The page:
MacKinnon's bluster is stunning. Faked orgasm is discussed in terms of Cartesian doubt and Heisenberg's uncertainty principle. Since women are presumed "force-fucked," sexuality is presented in the light of Marx's theory of work. Heterosexual desire is "parallel to value in Marxist theory" because it is not natural but rather "created by social relations." Consecutive thought buckles under all the hulking bombast. The professor's charm derives largely from her unintelligibility:

Sexual is whatever sexual means in a particular society. Sexuality is what sexuality means. This is a political hermeneutical view. Hermeneutics concerns matters of meaning.

In other words, sexuality means whatever she says it means. Language, too, means whatever she wants it to mean. The prose is perfect for terrorizing city fathers and tenure committees. It is a snake pit of hissing jargon that encircles itself and swallows its own tail:

If heterosexuality is the dominant gendered form of sexuality in a society where gender oppresses women through sex, sexuality and heterosexuality are essentially the same thing. This does not erase homosexuality, it merely means that sexuality in that form may be no less gendered. Either heterosexuality is the structure of the oppression of women or it is not.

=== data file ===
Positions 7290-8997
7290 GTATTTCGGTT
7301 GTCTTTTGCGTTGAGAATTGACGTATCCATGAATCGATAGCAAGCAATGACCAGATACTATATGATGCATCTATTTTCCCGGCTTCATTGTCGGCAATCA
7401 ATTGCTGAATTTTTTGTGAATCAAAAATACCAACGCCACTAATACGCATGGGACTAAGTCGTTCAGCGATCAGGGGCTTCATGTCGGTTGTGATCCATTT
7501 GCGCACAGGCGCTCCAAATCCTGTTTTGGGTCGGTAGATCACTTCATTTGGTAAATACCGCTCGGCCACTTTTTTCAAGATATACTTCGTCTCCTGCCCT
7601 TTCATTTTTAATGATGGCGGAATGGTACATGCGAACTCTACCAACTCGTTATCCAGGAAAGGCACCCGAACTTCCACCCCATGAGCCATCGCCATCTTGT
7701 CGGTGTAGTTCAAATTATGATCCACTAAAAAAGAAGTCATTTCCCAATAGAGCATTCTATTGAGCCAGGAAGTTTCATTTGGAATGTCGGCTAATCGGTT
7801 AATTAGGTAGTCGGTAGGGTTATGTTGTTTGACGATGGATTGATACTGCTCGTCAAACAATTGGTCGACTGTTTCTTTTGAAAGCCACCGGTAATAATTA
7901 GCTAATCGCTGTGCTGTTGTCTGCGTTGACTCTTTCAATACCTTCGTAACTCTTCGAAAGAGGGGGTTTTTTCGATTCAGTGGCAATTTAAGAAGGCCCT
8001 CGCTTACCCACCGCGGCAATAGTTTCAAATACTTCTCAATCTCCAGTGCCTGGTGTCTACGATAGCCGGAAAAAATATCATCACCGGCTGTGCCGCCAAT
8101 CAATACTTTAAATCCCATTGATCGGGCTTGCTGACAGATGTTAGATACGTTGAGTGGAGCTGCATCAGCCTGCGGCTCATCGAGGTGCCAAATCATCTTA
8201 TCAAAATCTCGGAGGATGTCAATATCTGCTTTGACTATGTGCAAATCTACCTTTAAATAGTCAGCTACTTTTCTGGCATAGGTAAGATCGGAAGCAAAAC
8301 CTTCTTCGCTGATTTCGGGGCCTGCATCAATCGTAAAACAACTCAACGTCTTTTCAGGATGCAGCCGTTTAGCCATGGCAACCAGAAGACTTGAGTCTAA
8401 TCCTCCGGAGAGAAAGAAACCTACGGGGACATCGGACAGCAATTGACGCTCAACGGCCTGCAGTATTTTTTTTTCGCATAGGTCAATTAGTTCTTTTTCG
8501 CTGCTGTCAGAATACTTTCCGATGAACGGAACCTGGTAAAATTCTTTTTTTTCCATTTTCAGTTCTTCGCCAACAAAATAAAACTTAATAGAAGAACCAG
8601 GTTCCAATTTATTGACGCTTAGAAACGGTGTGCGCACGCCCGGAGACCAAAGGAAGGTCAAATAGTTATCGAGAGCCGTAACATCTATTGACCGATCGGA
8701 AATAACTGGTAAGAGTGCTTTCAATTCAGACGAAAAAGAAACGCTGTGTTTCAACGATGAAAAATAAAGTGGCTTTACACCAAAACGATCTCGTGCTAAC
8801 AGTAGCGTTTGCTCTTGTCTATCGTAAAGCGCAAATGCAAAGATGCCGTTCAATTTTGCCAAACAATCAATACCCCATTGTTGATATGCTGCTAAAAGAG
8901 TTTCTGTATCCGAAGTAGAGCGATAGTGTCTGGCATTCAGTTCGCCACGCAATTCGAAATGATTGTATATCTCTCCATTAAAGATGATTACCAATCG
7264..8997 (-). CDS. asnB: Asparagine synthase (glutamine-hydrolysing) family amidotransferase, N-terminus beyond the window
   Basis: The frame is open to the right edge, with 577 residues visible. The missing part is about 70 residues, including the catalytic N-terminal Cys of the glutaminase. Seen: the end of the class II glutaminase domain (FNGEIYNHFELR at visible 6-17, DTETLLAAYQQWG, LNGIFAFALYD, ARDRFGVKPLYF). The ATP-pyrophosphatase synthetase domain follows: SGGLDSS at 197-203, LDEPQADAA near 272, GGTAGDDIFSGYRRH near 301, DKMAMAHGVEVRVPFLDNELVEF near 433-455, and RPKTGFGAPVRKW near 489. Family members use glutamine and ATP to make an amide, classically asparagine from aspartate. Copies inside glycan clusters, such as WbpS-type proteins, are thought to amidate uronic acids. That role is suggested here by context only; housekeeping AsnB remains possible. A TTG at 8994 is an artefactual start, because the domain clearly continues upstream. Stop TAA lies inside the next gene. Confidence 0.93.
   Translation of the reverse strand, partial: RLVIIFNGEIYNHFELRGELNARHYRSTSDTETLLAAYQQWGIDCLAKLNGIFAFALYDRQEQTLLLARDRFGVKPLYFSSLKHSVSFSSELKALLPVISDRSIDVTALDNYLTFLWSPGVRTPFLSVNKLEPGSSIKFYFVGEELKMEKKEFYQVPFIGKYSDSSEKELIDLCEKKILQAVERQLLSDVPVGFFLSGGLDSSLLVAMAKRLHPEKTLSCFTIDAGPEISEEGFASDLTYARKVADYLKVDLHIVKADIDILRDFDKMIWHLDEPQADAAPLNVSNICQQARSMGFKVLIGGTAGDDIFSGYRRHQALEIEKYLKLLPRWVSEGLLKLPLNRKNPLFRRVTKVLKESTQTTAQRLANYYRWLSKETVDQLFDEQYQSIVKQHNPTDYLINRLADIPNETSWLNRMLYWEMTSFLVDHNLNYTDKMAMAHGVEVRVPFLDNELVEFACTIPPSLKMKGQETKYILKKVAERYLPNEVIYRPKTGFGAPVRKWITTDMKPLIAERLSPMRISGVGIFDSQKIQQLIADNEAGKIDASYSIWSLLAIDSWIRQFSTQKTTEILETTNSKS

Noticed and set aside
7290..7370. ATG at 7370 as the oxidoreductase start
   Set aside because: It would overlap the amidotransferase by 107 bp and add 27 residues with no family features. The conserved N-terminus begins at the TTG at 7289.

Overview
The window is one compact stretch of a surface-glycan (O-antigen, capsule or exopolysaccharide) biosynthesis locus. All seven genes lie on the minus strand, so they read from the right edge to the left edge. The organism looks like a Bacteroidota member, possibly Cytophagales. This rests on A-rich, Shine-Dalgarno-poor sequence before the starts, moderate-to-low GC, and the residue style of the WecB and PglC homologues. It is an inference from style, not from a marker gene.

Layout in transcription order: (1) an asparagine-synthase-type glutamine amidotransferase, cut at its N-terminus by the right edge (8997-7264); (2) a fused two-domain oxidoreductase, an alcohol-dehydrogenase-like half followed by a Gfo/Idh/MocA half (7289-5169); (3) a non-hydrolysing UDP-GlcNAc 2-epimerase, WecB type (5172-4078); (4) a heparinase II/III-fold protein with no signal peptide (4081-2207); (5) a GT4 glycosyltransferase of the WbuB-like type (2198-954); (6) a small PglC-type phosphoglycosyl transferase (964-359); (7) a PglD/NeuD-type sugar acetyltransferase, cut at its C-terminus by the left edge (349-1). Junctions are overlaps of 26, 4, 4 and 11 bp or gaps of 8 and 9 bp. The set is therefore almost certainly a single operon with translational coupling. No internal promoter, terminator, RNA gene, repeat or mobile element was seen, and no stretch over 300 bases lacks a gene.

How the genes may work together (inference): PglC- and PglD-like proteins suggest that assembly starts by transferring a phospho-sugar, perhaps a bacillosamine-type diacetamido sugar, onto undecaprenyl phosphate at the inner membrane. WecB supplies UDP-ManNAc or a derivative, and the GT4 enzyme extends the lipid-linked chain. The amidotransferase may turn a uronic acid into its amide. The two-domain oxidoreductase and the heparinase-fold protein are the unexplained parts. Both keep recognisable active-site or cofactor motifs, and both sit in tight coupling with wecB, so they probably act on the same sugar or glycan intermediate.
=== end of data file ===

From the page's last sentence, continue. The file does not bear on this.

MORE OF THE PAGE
Agree Or die. Agree or be accused of lying, of "false consciousness," "pimping," "fronting for male power" or "fronting for the ACLU as the ACLU is fronting for the pornographers." (In person, on April 4, MacKinnon scorned objections to her ordinance by the Feminist Anti-Censorship Taskforce as "an address to the penis.")

Her intimidation obscures chronic bad thinking and an inability to define pornography in a useful way. The failure stems from her mistaken assumption that "pornography" is a technical term. It is a subjective, value-laden word that can cover an almost limitless range of utterances beyond those characterized by existing obscenity laws. The dictums denoting obscenity are equally subjective, dependent on the hypothetical "average person" applying hypothetical "community standards." The point at which sexually explicit imagery sacrifices a certain tact and becomes "pornographic" or "humiliating" is determined by the tastes and values of the viewer. Porn-sniffing is a parlor game. One woman's art is another's pornography. One man's filth is another's solace. For some, the moral evaluations in the word "pornography" are better applied to gun magazines, Rambo and Charles Bronson's Death Wish movies. The promiscuous ownership of handguns is more seriously "subordinating" than split-beaver shots and skin flicks.